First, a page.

Poor mental health and loneliness feed off each other. Who wants to be around someone who is so down or needy that they absorb all your joy and patience, and it makes them no better? There are no pills for loneliness, no bandages for heartache. However, talking is therapy. Giving some time is treatment, and just being present, as a friend, bearing the pain, brings some relief. Yes, perhaps it feels like a big ask of me – but one day I could be the one who is asking.

Tom Andrews, head of member support, ACEVO

Loneliness. You are not alone.

Through my role supporting members, I hear regularly about loneliness.

The loneliness of carrying the burden of responsibility for your organisation, the loneliness of being the one people come to, the loneliness of not having anyone that really gets what you are going through. This sense of isolation is not a rare phenomenon, it is surprisingly – or maybe not surprisingly – common. I certainly experienced it as a Chief Executive.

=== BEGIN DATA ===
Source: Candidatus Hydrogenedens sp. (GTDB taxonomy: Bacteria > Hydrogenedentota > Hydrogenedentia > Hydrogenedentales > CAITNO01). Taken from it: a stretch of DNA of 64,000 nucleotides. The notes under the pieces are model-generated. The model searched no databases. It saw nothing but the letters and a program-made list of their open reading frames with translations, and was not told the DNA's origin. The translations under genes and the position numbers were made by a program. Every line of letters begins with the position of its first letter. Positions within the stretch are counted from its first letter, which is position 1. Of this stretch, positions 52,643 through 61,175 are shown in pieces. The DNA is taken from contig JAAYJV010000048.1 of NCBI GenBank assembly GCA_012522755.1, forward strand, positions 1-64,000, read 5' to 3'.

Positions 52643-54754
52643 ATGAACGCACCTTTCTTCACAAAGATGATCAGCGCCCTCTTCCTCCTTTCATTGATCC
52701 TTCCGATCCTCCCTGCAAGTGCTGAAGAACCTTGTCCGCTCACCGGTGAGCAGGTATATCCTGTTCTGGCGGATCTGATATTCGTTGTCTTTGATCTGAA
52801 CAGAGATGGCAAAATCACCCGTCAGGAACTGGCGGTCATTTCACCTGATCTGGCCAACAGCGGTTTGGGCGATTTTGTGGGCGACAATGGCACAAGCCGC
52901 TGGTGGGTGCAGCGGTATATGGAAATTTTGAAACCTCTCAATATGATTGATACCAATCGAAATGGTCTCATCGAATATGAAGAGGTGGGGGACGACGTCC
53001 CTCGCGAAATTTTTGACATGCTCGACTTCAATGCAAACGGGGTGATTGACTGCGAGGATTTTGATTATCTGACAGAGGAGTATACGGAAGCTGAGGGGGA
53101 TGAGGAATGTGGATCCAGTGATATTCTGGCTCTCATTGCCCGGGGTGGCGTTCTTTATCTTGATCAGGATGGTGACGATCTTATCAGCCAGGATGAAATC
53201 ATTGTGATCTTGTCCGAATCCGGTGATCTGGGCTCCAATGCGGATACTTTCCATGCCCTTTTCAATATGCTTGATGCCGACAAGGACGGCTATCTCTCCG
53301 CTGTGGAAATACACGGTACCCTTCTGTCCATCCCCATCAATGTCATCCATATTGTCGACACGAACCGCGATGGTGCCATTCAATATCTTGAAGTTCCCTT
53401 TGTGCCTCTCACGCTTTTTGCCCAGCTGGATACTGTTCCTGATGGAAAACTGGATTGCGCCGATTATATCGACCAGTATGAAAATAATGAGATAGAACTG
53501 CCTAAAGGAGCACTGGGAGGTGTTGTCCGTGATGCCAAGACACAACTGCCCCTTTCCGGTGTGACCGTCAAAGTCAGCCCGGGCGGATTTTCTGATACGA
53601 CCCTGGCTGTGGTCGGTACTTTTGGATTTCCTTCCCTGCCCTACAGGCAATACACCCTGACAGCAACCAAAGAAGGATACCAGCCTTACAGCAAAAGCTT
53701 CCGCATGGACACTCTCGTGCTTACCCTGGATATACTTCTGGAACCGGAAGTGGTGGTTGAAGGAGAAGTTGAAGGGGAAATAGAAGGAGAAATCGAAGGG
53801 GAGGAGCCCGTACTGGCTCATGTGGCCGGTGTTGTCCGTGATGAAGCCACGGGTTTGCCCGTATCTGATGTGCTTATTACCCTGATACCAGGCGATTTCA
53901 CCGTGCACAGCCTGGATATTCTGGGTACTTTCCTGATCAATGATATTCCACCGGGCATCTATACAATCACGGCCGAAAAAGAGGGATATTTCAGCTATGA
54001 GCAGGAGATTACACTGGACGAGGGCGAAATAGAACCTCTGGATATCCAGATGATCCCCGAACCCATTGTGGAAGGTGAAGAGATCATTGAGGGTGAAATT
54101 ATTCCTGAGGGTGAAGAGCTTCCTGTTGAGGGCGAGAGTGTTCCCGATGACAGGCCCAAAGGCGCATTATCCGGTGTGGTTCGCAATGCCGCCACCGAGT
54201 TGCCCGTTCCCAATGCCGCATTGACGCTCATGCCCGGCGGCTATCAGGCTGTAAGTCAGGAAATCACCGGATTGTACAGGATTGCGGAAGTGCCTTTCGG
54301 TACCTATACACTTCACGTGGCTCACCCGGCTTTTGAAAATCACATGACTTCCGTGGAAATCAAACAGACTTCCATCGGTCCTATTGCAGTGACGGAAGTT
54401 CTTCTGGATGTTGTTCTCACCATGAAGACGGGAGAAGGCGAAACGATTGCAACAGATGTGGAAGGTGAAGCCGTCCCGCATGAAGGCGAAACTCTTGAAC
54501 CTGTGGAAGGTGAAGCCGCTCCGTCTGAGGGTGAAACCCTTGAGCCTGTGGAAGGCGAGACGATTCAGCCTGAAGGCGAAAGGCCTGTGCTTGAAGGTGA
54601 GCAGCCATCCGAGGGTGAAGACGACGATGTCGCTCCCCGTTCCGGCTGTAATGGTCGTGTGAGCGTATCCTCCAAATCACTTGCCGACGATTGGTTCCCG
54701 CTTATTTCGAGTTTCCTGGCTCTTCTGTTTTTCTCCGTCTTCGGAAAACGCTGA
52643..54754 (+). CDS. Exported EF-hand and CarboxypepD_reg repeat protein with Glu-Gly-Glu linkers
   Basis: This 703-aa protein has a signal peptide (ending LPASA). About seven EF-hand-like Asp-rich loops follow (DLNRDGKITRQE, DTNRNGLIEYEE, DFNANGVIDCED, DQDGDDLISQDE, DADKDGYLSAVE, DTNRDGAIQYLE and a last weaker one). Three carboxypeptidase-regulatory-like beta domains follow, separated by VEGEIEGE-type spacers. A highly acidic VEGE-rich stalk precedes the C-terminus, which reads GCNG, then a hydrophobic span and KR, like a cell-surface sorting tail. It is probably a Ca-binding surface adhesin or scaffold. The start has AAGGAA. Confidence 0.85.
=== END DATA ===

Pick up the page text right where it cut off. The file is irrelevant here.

Loneliness can feel amorphous and hard to pin down. It can draw you into thinking that this is just the way things are. But by acknowledging it and talking to someone about it, something starts to solidify. It starts to be real and something that can be faced: I am feeling lonely, what can I do to counter this? How can I reclaim my agency? I might be feeling rubbish now, but I have a plan and am taking some small steps.

And I know it’s not a question about strategic priorities or governance disputes, the cost of living or a financial crisis, but feeling a sense of loneliness is an equally valid reason for getting in touch with us to chat. Please do. We can listen, support your thinking, link you with another CEO, and just be there.

Narrated by a member of the ACEVO staff